Current issues of ACP Journal Club are published in Annals of Internal Medicine


Flumazenil restored consciousness and improved diagnostic and therapeutic decisions in coma with suspected benzodiazepine poisoning

ACP J Club. 1991 Mar-April;114:45. doi:10.7326/ACPJC-1991-114-2-045

Source Citation

Höjer J, Baehrendtz S, Matell G, Gustafsson LL. Diagnostic utility of flumazenil in coma with suspected poisoning: a double blind, randomised controlled study. BMJ. 1990;301:1308-11.



To assess the diagnostic value and safety of flumazenil as a first-line treatment for comatose patients suspected of benzodiazepine overdose.


Randomized, double-blind, placebo-controlled therapeutic trial lasting about 20 minutes for each patient.


Medical intensive care unit of a Swedish hospital.


362 patients were treated for poisoning over a period of 18 months. 105 of these, age between 17 and 83 years, who were unconscious (scoring < 11 points on a modified [4 to 20 points] Glasgow coma scale) were included in the trial. Reasons for exclusion were pregnancy, epilepsy, or that benzodiazepine poisoning had been ruled out. 53 patients received flumazenil and 52 patients received placebo.


Patients were evaluated for the need for acute interventions and for other than routine diagnostic procedures. An intravenous injection of 10 mL of flumazenil (0.1 mg/mL), or 10 mL of placebo was given over 3 minutes. Patients were monitored for 15 minutes; then the coma score was reassessed and the trial terminated.

Main outcome measures

Frequency of interventions rendered unnecessary after the intervention; change in coma score. Blood and urine tests confirmed what poison had been ingested.

Main results

36 patients {68%}* in the flumazenil group and 37 {71%}* in the placebo group had taken benzodiazepines. 27 {51%}* of the 53 patients injected with flumazenil did not require at least 1 of the therapeutic or diagnostic interventions initially indicated, compared with no changes in interventions in the placebo group. {P<0.001}.* Flumazenil reduced indications for interventions as follows: for gastric lavage, 36% (95% CI 21% to 51%); for intubation, 40% (CI 25% to 55%); for artificial ventilation, 6% (CI 0% to 12%). None of the patients was able to respond comprehensibly at admission; within 10 minutes after the injection, 21 patients (40%) in the flumazenil group could give information on ingestion of drugs compared with 1 patient (2%) in the placebo group (P < 0.001). 9 patients in the flumazenil group (compared with 2 assigned to placebo) had adverse reactions after regaining consciousness; 8 of the 9 reactions were rated mild; 1 patient had a severe reaction — a sudden fall in blood pressure — which was reversed. All but 2 patients {group not stated} were discharged awake and in stable condition.


Flumazenil was effective in restoring consciousness in patients with suspected benzodiazepine poisoning and in reducing indications for standard therapeutic and diagnostic procedures, with few adverse effects.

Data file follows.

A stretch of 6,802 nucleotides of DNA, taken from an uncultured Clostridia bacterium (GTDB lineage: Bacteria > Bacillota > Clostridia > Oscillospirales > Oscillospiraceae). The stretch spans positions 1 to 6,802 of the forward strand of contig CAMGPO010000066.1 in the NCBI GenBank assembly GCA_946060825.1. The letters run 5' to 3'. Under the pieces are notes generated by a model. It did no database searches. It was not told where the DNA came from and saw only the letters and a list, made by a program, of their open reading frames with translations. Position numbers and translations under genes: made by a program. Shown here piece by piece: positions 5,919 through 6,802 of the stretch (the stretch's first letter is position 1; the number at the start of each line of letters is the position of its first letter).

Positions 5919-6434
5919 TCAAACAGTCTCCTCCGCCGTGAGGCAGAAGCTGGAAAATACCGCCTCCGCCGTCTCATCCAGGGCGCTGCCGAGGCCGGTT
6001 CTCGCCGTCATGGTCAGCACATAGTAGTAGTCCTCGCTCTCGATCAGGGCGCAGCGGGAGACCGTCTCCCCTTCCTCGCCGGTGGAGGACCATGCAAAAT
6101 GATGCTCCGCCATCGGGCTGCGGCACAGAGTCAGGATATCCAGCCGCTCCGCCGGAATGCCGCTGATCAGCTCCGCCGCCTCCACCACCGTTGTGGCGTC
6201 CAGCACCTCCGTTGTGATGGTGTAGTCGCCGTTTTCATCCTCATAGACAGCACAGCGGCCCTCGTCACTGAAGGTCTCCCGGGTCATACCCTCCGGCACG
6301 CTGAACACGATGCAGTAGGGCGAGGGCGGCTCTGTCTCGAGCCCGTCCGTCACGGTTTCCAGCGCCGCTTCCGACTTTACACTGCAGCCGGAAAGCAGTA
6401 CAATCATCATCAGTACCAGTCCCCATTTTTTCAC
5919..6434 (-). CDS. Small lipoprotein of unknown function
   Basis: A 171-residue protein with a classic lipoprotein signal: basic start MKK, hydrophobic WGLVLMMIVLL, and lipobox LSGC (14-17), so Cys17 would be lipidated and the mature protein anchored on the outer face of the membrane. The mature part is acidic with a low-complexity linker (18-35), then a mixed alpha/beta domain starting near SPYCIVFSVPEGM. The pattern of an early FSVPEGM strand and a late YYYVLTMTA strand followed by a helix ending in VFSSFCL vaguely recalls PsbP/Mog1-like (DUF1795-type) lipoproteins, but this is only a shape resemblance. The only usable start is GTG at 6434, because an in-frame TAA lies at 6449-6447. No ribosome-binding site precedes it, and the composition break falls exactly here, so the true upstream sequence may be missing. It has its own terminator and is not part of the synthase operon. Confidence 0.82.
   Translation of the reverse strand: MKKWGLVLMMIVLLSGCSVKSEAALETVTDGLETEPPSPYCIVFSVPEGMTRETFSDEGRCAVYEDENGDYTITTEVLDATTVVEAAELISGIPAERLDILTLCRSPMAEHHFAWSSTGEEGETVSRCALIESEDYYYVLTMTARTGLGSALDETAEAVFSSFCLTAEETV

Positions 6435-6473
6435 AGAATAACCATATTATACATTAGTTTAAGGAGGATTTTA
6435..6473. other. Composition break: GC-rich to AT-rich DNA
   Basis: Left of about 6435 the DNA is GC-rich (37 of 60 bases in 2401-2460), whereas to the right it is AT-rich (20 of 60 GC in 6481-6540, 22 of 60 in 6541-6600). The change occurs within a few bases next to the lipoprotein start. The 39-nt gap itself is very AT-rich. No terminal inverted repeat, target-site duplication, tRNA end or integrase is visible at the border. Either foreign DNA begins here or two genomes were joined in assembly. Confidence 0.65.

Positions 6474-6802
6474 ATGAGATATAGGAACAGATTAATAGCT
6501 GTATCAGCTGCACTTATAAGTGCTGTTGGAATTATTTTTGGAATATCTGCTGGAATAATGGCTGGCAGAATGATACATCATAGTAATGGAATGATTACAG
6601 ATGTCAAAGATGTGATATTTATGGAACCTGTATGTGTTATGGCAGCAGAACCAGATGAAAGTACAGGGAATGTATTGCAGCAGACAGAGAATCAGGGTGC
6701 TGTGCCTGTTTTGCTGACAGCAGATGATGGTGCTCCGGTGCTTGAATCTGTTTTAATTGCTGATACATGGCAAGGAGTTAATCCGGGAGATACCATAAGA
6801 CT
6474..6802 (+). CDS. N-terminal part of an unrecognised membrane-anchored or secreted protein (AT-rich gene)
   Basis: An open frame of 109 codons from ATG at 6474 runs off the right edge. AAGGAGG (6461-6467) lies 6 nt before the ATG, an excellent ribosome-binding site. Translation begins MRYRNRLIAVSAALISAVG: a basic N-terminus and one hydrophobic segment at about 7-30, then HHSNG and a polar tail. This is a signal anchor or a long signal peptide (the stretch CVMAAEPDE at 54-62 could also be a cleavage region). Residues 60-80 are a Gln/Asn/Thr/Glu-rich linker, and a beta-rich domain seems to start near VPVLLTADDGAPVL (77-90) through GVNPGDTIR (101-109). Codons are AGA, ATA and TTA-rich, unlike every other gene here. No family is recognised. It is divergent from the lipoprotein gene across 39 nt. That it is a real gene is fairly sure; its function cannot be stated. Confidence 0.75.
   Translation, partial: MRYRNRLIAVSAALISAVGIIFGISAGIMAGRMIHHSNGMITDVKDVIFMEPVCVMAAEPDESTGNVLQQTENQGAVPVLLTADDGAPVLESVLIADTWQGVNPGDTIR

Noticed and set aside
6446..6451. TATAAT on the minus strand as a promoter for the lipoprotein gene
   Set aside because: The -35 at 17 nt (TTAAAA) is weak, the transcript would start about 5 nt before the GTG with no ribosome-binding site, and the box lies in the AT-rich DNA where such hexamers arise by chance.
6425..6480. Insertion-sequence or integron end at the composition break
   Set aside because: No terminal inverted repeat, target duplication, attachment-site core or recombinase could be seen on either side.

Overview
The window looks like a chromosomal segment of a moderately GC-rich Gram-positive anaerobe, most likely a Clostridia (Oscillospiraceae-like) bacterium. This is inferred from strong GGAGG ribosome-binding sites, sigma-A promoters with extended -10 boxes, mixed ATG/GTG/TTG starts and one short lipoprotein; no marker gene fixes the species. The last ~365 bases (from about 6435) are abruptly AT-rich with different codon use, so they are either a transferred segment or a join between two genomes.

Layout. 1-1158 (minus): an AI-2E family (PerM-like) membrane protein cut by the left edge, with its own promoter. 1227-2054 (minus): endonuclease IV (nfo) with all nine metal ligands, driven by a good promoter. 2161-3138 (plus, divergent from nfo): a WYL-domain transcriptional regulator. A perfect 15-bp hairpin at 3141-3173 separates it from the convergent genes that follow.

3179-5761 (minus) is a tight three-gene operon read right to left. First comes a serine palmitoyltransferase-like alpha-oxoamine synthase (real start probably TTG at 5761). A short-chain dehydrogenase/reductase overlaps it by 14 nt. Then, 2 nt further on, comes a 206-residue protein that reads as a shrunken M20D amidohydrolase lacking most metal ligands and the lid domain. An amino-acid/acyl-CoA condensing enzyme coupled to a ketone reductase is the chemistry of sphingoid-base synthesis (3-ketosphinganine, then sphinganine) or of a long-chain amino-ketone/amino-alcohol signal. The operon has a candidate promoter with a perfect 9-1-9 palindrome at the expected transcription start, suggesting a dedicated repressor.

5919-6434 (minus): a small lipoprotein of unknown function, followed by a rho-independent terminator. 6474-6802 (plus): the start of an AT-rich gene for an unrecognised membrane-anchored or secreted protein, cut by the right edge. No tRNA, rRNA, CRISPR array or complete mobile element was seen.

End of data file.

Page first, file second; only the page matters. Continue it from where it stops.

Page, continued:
Source of funding: Not stated.

Address for article reprint: Dr. J. Höjer, Medical Intensive Care Unit, Södersjukhuset, S-100 64 Stockholm, Sweden.

*Numbers calculated from data in article.


This trial confirms the utility of the antagonist, flumazenil for patients with benzodiazepine overdoses, in reducing the need for usual therapeutic interventions. In other double-blind, placebo-controlled trials in medical intensive care units, similar results were obtained by Ritz and colleagues (1) and Knudsen and associates (2), and Weinbroum and colleagues (3). Clinical depression returned within 1 hour, however, suggesting the need for repeated doses. This is not surprising because the elimination half-life is about 1 hour (4). Höjer and colleagues only addressed the issue of response to a single injection. Perhaps their success rate would have been greater with repeated injections or continuous infusion. They confirmed the presence of benzodiazepines in 36 of 53 and 37 of 52 patients in the flumazenil and placebo groups, respectively. This suggests that a single injection might be a useful diagnostic tool in the emergency department for comatose patients with suspected drug overdose. A more detailed study in this setting would be advisable.

Sharon Peters, MD
The General HospitalSt. John's, Newfoundland, Canada


1. Ritz R, Zuber M, Elsasser S, Scollo-Lavizzari G. Use of flumazenil in intoxicated patients with coma. A double-blind placebo-controlled study in ICU. Intensive Care Med. 1990;16:242-7.

2. Knudsen L, Lonka L, Srensen BH, et al. Benzodiazepine intoxication treated with flumazenil. Anaesthesia. 1988;43:274-6.

3. Weinbroum A, Rudick V, Sorkine P, et al. Use of flumazenil in the treatment of drug overdose: A double-blind and open clinical study in 110 patients. Crit Care Med. 1996;24:199-206

4. Amrein R, Leishman B, Bentzinger C, Roncari G. Flumazenil in benzodiazepine antagonism. Actions and clinical use in intoxications and anaesthesiology. Med Toxicol Adverse Drug Exp. 1987;2:411-29.